Pulse-width modulation (PWM) for rate control in spraying has been available in North America for about 20 years, primarily through Capstan Ag Systems (PinPoint) and more recently, Raven (Hawkeye). Case pioneered its widespread use through AIM Command, first with in partnership with Capstan, and more recently, with Raven. We’ve provided an overview of these systems in earlier editions of Farming For Tomorrow and on Sprayers101.com.
ExactApply is an application system capable of PWM, introduced by John Deere in August 2017, with its first customer field season in 2018. ExactApply offers several unique features that differentiate it from the existing systems. Following is a brief description of its major components and capabilities.
Nozzle Body Design:
- The body contains a turret with six numbered nozzle locations, all pointed down, and two solenoids, one on either side of the body. Three nozzle locations are on short feeds (locations 1, 2 and 3), whereas the remainder are on long feeds (4, 5 and 6). The front locations and left solenoid is called “A,” whereas the right solenoid and rear location is “B.”
<FIGURE 1 Caption: ExactApply body. Note the long (#4) and short (#3) nozzle feeds on turret. >
- Nozzles are paired so that A or B or both are capable of spraying at a time, depending on the selected mode. Pairs are 1 and 4, 2 and 5, and 3 and 6. The operator manually rotates the desired nozzle pair into position.
- When a short feed is placed at the front of the body, the system is in separated mode. In this mode, the left solenoid controls the front nozzle and the right solenoid controls the rear nozzle. Either or both can be used in pulsing (PWM) or conventional mode, selected through the monitor.
- When a long feed is placed at the front, the body is in combined mode. Now, all flow from the right and left solenoid can only exit the front nozzle. Very high flows are achievable in combined mode, making it suitable for liquid fertilizer application. It may not have other practical applications in Western Canada.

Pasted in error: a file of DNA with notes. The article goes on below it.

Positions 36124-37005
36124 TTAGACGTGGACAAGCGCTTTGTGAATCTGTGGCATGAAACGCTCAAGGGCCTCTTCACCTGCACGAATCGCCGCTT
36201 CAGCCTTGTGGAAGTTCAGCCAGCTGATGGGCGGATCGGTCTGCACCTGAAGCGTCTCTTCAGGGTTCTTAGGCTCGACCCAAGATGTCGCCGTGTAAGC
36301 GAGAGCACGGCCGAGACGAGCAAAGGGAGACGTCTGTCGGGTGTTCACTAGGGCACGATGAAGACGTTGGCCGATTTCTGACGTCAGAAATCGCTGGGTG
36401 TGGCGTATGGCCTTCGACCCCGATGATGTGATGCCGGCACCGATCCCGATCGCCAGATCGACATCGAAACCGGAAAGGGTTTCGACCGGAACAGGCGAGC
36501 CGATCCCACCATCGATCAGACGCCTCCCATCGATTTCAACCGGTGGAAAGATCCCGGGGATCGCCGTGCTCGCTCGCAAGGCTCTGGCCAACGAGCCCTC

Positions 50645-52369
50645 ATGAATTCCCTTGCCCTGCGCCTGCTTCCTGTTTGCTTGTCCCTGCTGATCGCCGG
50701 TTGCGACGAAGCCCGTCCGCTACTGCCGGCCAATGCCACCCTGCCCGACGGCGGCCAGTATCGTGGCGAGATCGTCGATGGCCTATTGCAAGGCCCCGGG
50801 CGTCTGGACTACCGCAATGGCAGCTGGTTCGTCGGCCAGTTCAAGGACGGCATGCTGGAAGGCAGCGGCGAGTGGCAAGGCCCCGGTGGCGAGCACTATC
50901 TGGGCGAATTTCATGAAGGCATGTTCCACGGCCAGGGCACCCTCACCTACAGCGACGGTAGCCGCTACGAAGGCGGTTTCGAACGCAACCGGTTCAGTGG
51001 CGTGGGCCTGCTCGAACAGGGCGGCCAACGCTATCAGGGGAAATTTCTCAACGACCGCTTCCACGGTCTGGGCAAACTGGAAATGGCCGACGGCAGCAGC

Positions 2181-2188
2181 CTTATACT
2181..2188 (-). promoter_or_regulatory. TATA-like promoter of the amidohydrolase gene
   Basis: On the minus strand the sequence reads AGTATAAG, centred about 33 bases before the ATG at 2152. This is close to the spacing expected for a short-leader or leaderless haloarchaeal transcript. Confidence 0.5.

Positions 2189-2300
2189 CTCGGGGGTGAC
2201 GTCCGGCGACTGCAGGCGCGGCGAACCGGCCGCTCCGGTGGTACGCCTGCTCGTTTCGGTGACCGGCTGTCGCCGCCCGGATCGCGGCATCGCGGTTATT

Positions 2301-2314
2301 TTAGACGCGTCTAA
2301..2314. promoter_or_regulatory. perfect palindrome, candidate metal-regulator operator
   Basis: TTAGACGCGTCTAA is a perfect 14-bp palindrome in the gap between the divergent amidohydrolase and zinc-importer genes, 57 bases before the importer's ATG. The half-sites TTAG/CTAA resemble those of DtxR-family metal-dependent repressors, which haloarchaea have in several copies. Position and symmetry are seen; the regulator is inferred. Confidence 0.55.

- In pulsing mode, each solenoid pulses at 15 Hz, meaning it completes 15 open-and-close cycles per second. The A and B solenoid timing is offset by 180 degrees, so that the B nozzle is in the middle of its on cycle when the A nozzle is in the middle of its off cycle. In combined mode, this means the system operates at 30 Hz.
<FIGURE 2 Caption: Plunger inside solenoid interrupts liquid flow 15 times per second.>
- The proportion of each cycle that the solenoids are open is known as the duty cycle (DC). At 100 per cent DC, the valves are always open. At 50 per cent DC, the valves are open 50 per cent of the time. The minimum DC allowed by the system in default is 25 per cent. This can be lowered to a smaller value within the monitor.
- DC is closely related to the flow rate of the nozzle. There are two ways of looking at this. A 08-sized tip operating at 40 psi will have a flow rate of 0.8 U.S. gpm at 100 per cent DC, about 0.4 U.S. gpm at 50 per cent DC, and close to 0.2 U.S. gpm at 25 per cent DC. This feature is primarily useful when sprayer speed is changed, requiring new flow rates without a change in spray pressure.
- Pulsing mode is not available for nozzles sized smaller than 02, or for air-induced tips.
- Pulsing can be disabled to allow the use of air-induced or other tip technologies that may not function well when pulsed. This is called auto mode.
- Auto mode can be used to achieve three unique flow rates. “A” alone, “B” alone, or “A” and “B.” When properly staggered, a travel speed range similar to pulsing mode can be achieved, although pressure rise will occur within each nozzle as travel speeds increase.